The surgical objective of the biopsy is to remove an adequate tissue sample such that the wire and the lesion are at the center of the sample surrounded by an adequate margin thickness of normal breast tissue. In other words, the ideal specimen can be compared to a peach wherein the pit or seed is analogous to the lesion and the pulp completely surrounding the seed is analogous to normal tissue.
WNL is a useful technique for surgically excising an amount of tissue adjacent to a palpable landmark such as a wire. However, the surgeon is often confronted with making an intraoperative estimation of the amount of tissue to be biopsied by the radiograph appearance of the lesion and its relative location to the wire as well as intraoperative findings and surgical approach to the wire. In addition, instrumentation or techniques for open surgical breast biopsies that remove a predetermined amount of breast tissue are not currently known or practiced.
Objects of the Invention. It is an object of the present invention to provide method and devices which allows surgeons to remove a predetermined amount of breast tissue based on radiographic findings of the lesion to be biopsied.
It is another object of the present invention to provide an over the wire device to make and incision and dissect tissue along a path determined by the placement of a scalpel over a wire.
It is still another object of the invention to provide an over the wire tissue harvester device that uses energy to cut a predetermined amount of tissue for the purposes of treatment or examination.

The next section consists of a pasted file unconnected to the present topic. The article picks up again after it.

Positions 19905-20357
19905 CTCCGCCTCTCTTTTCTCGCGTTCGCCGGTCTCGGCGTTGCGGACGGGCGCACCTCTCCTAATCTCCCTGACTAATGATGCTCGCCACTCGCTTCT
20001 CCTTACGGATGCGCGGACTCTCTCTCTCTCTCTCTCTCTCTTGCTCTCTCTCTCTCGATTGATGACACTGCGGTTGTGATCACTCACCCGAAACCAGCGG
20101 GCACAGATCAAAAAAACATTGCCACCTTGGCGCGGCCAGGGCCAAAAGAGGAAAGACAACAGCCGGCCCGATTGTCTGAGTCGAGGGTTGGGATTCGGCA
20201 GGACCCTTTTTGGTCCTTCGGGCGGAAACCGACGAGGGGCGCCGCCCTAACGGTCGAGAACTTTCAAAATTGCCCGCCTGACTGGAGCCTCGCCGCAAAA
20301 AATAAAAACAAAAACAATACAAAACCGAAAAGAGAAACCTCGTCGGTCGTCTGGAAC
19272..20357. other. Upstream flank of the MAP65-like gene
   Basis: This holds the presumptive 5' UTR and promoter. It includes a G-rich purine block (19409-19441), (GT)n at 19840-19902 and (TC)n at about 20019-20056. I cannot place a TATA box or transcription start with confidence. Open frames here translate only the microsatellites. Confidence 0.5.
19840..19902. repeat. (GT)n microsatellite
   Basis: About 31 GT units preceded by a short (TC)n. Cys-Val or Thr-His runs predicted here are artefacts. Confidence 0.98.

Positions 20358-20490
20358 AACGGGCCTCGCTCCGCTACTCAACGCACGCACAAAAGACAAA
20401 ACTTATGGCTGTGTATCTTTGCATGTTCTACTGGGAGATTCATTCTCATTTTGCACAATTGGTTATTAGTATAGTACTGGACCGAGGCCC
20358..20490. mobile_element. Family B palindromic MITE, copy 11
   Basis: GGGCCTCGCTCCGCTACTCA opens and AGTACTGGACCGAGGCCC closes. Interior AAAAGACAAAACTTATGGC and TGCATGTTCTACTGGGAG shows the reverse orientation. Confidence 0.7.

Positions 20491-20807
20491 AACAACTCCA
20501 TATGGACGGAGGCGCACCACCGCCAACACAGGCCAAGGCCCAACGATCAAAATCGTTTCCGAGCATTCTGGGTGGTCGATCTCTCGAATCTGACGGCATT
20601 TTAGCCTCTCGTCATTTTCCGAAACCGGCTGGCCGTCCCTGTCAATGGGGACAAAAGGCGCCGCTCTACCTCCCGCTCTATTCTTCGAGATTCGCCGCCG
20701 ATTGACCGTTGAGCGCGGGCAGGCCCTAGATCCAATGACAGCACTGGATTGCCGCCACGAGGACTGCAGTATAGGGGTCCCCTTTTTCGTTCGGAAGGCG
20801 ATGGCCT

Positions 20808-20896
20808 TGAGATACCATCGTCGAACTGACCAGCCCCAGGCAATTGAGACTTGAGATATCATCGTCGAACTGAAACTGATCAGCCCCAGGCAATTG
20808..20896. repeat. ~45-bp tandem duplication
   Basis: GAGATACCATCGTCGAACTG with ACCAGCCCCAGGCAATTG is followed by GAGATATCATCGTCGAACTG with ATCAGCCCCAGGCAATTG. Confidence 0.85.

Summary of the Invention. The present invention relates to surgically removing a predetermined amount of breast tissue for treatment and/or microscopic examination. More particularly, the invention describes a method employing apparatuses including a small, stiff guide wire placed adjacent to the lesion to be biopsied, an over the wire scalpel, and an over the wire tissue harvester. The method and associated devices employed in the invention consists of four steps, namely (1) placement of the wire proximate to the breast lesion under radiographic guidance, (2) using a graduate template and a radiograph of the wire placed in the breast proximate to the breast lesion to be removed, measurements of the proposed breast tissue to be surgically removed are made, (3) from these measurements, selection of the appropriate scalpel is made, then placed over the wire and advanced resulting in a skin incision, creating access to the lesion, and working space to the desired level within the breast, and (4) from the incision and the measurements, the appropriate tissue harvester is selected and advanced over the wire to the desired position and secured, then the hoop is actuated simultaneous to the activation of electrical energy through the hoop and a predetermined amount of breast tissue is swathed by the action of the hoop rotating about its pinned position at the most distal aspect of the tissue harvester. In one embodiment a trailing bag can be attached to the hoop to enclosed the breast tissue to be removed as the hoop traverses through the breast tissue. In yet another embodiment, the wire is scored so the surgical position can be related to the radiographic position.